dc.description.abstractMitogen-activated protein kinase (MAPK) cascades contain a trio of kinases, MAPK kinase kinase (MKKK) → MAPK kinase (MKK) → MAPK, that mediate a variety of cellular responses to different signals including hypertonicity. The signaling response to hypertonicity is conserved across evolution from yeast to mammals in that it involves activation of p38/SAPK. However, very little is known about which upstream protein kinases mediate activation of p38 by hypertonicity in mammals. The MKKKs, MEKK3 and MEKK4, are upstream regulators of p38 in many cells. To investigate these signaling proteins as potential activators of p38 in the hypertonicity response, we generated stably transfected MDCK cells that express activated versions of MEKK3 or MEKK4, utilized RNA interference to deplete MEKK3, and employed pharmacological inhibition of p38 kinase. MEKK3-transfected cells demonstrated increased betaine transporter (BGT1) mRNA levels and upregulated tonicity enhancer (TonE)-driven luciferase activity under isotonic (basal) and hypertonic conditions compared with empty vector-transfected controls; small-interference RNA-mediated depletion of MEKK3 downregulated the activity of p38 kinase and decreased the expression of BGT1 mRNA. p38 Kinase inhibition abolished the effects of MEKK3 activation on BGT1 induction. In contrast, the response to hypertonicity in MEKK4-kA-transfected cells was similar to that observed in empty vector-transfected controls. Our data are consistent with the existence of an input from MEKK3 →→ p38 kinase →→ TonE. many organisms, including bacteria, yeast, plants, and animals, adapt to sustained hypertonic stress by the preferential accumulation of compatible organic osmolytes (56). In water-deprived mammals, for example, the extracellular osmolality of the kidney medulla may exceed 4,000 mosmol/kgH2O (38). Roughly one-half of the prevailing medullary interstitial solutes consist of urea, whereas the other half is composed of NaCl (15). Urea easily equilibrates across biological membranes and does not cause water shift between the intracellular and extracellular compartments. However, NaCl remains confined to the extracellular space, owing to the action of the Na-K-ATPase. An increase in the extracellular concentration of NaCl contributes to dehydration of the intracellular milieu (hypertonic stress), and restoration of intracellular volume in hypertonically stressed kidney cells requires the induction of a group of genes that lead to the accumulation of organic osmolytes intracellulary [BGT1 for betaine transporter (54), SMIT for inositol transporter (55), taurine transporter (49), and the aldose reductase enzyme (AR), which catalyze the reduction of d-glucose to the organic solute sorbitol (3)]. The transcriptional “machinery” that drives the expression of these genes [SMIT, BGT1, taurine transporter, and AR] under hypertonic conditions is similar (13, 19, 36, 44) and involves interaction between the cis-element [tonicity enhancer (TonE) (36), also known as osmotic response element (ORE) (13); referred to herein as TonE] and transcription factor TonE binding protein [TonEBP; (37), also known also as ORE binding protein (OREBP) (24) as well as NFAT5 (34); referred to herein as TonEBP]. Activation of TonE-mediated gene expression by hypertonicity is not unique to kidney cells [Madin-Darby canine kidney (MDCK) (36); rabbit kidney papillary epithelial cells (PAP-HT25) (25); mouse inner medullar collecting duct cells (mIMCD) (48)], as it has been shown to occur in neurons (35), human liver-derived HepG2 (41), Chang liver, Cos-7, and HeLa cells (24). Deletion of the TonEBP gene in mice blocks the expression of TonE-mediated gene expression in the kidney medulla almost completely, as evidenced by the diminished expression of the BGT1, SMIT, and AR genes. Remarkably, mice lacking TonEBP show atrophy of the renal medulla, which contains smaller cells and displays increased apoptosis (33). While transcriptional control of hypertonicity-induced genes in mammalian cells is reasonably well characterized, the signaling pathways leading to TonE-mediated gene expression need further delineation. In yeast, the adaptation to osmotic stress is dependent on the p38 MAPK homolog high-osmolarity glycerol 1 (HOG1) (7). Similarly, the induction of TonE-mediated gene expression in mammalian cells is p38 kinase dependent (41, 46) but requires cooperative action of Fyn, the catalytic subunit of PKA and the DNA damage-inducible kinase ATM (reviewed in Ref. 47). While ERK and JNK are induced by hypertonicity, the significance of their activation is not clear, as JNK and ERK do not appear to have an effect on TonE-mediated gene expression (reviewed in Ref. 47). In the current experiments, we sought to determine upstream signaling molecules in the p38 kinase cascade that “drive” the expression of hypertonicity-induced genes (represented by the betaine transporter BGT1) and affect TonE-mediated gene expression in kidney cells. The activity of p38 kinase is dependent on MAPK kinases (MKKs) and their activators, the MAPK kinase kinases (MKKKs; see review in Ref. 52). MEK kinase 1 (MEKK1; 1 of the MKKKs) is linked to JNK activation, whereas MEKK2 is linked to JNK and ERK activation (reviewed in Ref. 27). On the other hand, MEKK3 may activate ERK, JNK, and p38, whereas MEKK4 may activate JNK and p38 kinase (27). Hence, we hypothesized that MEKK3 and/or MEKK4 are likely mediators of p38 kinase activation in kidney cells under hypertonic conditions. Our data are consistent with the existence of MEKK3 → → → p38 kinase input to drive TonE-mediated gene expression.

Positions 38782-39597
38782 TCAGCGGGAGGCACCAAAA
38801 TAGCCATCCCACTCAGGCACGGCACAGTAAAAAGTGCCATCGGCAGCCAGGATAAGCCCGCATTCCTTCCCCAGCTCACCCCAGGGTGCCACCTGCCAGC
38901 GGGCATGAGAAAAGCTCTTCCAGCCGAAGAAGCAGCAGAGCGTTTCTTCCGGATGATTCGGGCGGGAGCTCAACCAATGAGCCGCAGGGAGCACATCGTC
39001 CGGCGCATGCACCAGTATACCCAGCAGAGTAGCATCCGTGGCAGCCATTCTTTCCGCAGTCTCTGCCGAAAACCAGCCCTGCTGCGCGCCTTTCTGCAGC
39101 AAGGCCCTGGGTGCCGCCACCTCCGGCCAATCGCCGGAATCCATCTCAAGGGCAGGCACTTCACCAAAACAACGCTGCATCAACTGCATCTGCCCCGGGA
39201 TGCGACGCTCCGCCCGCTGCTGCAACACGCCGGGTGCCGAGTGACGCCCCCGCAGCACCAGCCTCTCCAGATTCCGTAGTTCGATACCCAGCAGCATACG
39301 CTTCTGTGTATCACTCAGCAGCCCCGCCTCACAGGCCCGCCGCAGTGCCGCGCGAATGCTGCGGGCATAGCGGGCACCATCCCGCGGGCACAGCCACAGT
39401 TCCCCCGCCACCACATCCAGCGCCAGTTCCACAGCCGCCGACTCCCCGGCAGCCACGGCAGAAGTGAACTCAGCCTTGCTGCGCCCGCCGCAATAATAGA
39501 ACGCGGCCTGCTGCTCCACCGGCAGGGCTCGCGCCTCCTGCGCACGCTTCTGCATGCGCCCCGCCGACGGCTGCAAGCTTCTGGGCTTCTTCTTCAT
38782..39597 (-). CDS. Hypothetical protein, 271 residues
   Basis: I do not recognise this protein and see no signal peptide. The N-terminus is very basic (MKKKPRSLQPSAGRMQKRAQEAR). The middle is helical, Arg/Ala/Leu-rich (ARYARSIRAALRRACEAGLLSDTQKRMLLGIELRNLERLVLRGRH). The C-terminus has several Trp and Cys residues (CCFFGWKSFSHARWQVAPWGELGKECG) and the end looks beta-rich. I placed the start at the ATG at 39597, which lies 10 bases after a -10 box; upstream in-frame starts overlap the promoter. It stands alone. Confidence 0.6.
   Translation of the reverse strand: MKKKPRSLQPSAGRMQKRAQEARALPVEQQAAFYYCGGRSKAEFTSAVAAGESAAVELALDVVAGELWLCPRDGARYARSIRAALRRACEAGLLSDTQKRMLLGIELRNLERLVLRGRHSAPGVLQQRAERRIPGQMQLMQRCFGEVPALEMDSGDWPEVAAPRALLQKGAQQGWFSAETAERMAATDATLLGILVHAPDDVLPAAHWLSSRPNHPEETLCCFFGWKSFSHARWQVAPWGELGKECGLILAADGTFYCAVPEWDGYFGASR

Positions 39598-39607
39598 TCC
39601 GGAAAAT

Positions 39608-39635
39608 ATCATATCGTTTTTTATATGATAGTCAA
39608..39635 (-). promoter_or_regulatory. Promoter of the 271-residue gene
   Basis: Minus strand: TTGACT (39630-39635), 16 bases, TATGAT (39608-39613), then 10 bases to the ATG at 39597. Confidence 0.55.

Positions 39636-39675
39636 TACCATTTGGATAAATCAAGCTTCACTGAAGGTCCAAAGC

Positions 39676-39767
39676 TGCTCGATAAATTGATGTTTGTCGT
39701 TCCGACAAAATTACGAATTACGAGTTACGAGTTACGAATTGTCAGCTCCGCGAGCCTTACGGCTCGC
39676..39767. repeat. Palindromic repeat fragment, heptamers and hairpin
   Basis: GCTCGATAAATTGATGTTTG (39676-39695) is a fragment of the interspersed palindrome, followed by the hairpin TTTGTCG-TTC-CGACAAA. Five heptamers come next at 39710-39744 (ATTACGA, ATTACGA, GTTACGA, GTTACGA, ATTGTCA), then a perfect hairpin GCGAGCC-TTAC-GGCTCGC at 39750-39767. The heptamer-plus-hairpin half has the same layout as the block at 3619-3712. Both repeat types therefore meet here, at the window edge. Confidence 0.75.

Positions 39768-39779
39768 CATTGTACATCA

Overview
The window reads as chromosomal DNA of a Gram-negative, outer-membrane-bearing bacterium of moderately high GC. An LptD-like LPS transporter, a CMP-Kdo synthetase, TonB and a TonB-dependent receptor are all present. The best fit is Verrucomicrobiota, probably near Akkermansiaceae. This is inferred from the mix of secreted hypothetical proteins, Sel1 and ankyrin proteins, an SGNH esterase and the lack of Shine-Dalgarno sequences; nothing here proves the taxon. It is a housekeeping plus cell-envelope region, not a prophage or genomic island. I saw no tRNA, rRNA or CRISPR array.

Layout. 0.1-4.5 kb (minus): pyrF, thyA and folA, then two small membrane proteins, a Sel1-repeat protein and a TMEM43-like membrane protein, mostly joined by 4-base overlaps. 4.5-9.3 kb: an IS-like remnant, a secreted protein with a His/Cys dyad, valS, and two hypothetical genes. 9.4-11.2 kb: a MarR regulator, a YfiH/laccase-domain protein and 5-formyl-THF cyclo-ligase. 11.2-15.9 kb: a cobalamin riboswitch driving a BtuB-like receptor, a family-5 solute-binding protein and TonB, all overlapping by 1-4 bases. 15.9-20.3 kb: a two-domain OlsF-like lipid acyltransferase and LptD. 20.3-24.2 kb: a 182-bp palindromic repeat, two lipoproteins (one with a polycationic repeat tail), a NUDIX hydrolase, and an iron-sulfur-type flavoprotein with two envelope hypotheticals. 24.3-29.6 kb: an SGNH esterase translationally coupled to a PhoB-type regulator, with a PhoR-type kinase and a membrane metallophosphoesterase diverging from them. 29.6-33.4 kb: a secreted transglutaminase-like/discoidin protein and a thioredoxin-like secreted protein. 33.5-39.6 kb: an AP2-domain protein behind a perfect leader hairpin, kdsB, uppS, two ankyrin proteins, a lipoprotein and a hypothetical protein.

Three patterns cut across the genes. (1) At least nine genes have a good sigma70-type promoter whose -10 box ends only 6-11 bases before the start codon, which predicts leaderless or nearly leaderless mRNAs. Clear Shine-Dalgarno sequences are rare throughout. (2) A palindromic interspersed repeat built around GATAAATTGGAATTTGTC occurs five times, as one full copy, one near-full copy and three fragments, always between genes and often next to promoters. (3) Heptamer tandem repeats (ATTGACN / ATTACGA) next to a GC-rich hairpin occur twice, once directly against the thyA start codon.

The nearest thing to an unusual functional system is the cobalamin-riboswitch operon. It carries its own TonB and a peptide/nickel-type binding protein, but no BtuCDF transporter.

dc.identifier.citationPadda, R., Wamsley-Davis, A., Gustin, M. C., Ross, R., Yu, C., & Sheikh-Hamad, D. (2006). MEKK3-mediated signaling to p38 kinase and tone in hypertonically stressed kidney cells. American Journal of Physiology-Renal Physiology, 291(4).
dc.rights.holder© 2006 the American Physiological Society
dc.subjectOsmotic Stress
dc.subjectTonicity enhancer
dc.subjectBetaine transporter
dc.titleMEKK3-mediated signaling to p38 kinase and TonE in hypertonically stressed kidney cells